Theorising the possible

Whatever happened to beauty?

Modern art turned the viewer’s gaze inward to the inner world rather than outward to the external world. In doing so, modern artists prefiguring existential and phenomenological accounts of perception highlighting that art is not only seen, it is experienced.

In this first post of a series, with thanks to Tom for his comments and suggestions, I shall explore the work and artistic legacy of the Futurists.

At the turn of the twentieth century a young ecletic group of artists in a hurry collaborated under the banner of Futurism. The Futurists in particular grappled with the role of perception in artmarking.

They were concerned to portray the world as it is experienced and viewed, and perhaps more importantly as it could be, through a richer perceptual lens free of the constraints of the academie which had become ossified and rule bound.

The Futurists in their abstractions were concerned with expressing the emotional state of the artist rather than depicting nature. This interest in the emotional state of the artist/observer of life arose from in part from the sculpturer Boccioni insistence on the work of art as an essential manifestation of reality, an aspect of sensation, rather than as an activity of the spirit.

It is thought that the philosophy of Bergson was an important influence on the Futurists. Berguson espoused two types of knowledge objective and subjective. Objective knowledge is “conceptual knowledge directed towards the requirements of our practical life and lending itself to the analytical procedures of the natural sciences” while subjective knowledge “is a projection of our intimate self-awareness onto the external world.” Berguson termed this intuition.

Boccioni attempted to describe the proces of intuition the ‘terrible tension’ as he experienced it:

“the artist seeks to maintain himself continuously ‘in the inside of the object, to live its changeability and to grasp its unity.”

See article by Brian Petrie, ‘Boccioni and Bergson’.  The Burlington Magazine Vol 116, No 852, Modern Art 1908-25) pp140147.

It is possible to unpick this concern of the Futurists with close attention to the disappearance of beauty from the discourse of aesthetics. Arthur Coleman Danto in ‘The Abuse of Beauty’ believes beauty lost its descriptive power with the early Logical Positivists. Instead the word came to stand for an expression of overall admiration. He says:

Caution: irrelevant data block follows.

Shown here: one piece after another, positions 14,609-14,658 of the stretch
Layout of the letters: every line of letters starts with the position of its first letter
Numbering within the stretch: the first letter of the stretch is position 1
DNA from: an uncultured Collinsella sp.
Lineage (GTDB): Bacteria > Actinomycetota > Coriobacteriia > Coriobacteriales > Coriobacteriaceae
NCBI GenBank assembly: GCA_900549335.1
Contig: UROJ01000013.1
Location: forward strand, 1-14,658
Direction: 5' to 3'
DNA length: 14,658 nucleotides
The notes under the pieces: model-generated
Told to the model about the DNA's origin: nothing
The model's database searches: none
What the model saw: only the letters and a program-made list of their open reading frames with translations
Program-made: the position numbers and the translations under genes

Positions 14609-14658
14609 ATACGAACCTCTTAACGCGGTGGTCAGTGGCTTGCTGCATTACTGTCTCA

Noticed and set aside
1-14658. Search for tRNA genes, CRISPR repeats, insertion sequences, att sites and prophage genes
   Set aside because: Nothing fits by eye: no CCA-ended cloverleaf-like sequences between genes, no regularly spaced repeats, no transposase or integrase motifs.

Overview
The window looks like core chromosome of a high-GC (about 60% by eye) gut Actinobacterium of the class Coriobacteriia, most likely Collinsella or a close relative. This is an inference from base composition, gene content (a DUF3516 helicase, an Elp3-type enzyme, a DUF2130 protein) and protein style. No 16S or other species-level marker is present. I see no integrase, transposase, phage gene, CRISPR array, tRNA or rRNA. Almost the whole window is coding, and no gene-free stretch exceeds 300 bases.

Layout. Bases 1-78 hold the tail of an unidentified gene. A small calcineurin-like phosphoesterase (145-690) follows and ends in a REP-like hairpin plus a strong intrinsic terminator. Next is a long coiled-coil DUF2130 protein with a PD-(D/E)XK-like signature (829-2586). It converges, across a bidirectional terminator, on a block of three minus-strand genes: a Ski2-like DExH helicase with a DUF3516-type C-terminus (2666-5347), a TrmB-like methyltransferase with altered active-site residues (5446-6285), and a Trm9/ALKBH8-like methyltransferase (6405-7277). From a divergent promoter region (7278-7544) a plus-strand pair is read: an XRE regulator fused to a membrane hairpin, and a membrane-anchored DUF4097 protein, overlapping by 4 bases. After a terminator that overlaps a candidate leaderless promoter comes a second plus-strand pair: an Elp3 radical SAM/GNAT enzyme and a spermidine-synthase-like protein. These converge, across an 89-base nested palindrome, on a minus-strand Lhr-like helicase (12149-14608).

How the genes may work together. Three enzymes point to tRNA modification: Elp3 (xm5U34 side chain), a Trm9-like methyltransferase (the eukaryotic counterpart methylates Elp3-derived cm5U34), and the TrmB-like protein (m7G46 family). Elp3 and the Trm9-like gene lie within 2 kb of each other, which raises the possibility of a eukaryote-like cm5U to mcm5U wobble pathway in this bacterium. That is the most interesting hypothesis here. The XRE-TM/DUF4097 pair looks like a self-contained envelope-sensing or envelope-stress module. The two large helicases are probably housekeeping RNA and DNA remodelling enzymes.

“Beyond what could be dismissed as ‘its emotive meaning’, the idea of beauty appeared to be cognitively void – and that in part accounted for the vacuity of aesthetics as a discipline, which had banked so heavily on beauty as its central concept.” 

The Futurists in grappling with these concepts enriched our understanding both of artmaking and visual perception.

15 thoughts on “Theorising the possible

  1. Tom Turner

    I see Futurism, like Art Nouveau, as an art movement which had too short a life and too little influence on design. And I regret that ‘beauty’ has lost its place in aesthetic discource. Its replacement with ‘aesthetic value’ is roughly as dotty as renaming street sweepers as ‘steet cleanliness orderlies’ etc etc. The reference to emotion is also significant. When abstract art is criticized as ‘clinical’ it is just this quality that is missed – though many people find Rothko profoundly moving.

  2. Tom Turner

    ‘Abstraction’ is a key thought process, which lets us focus on what is essential, but Abstract Art spent too much time abstracting the primary geometrical forms. I think Rothko was trying to abstract the collective subconscious and Boccione, in a famous painting, was abstracting ‘movement’. James Corner has been abstracting landscape patterns. It would be interesting to know what could be abstracted from Urbanism – and then applied to the creation of future cities.

  3. Leo Phillips

    Let me think of abstract as something that is not physical or concrete and couple this with urbanism… then maybe we are considering a social element of urbanform. Urban life is after all an intense social network.

    Let me consider abstract more in terms of an instrinsic form. The form of urbanism obviously varies hugely though at it’s core maybe could be considered as little boxes made of ticky tacky residing on a landscape.

    The futurists had a strong interest in technology, the technology of now, speed and youth.

    Can I suggest that urbanism has been abstracted? and that we are currently meeting here, as part of a social network, staring at, sending things to and from, uploading and downsizing our little boxes of ticky tacky.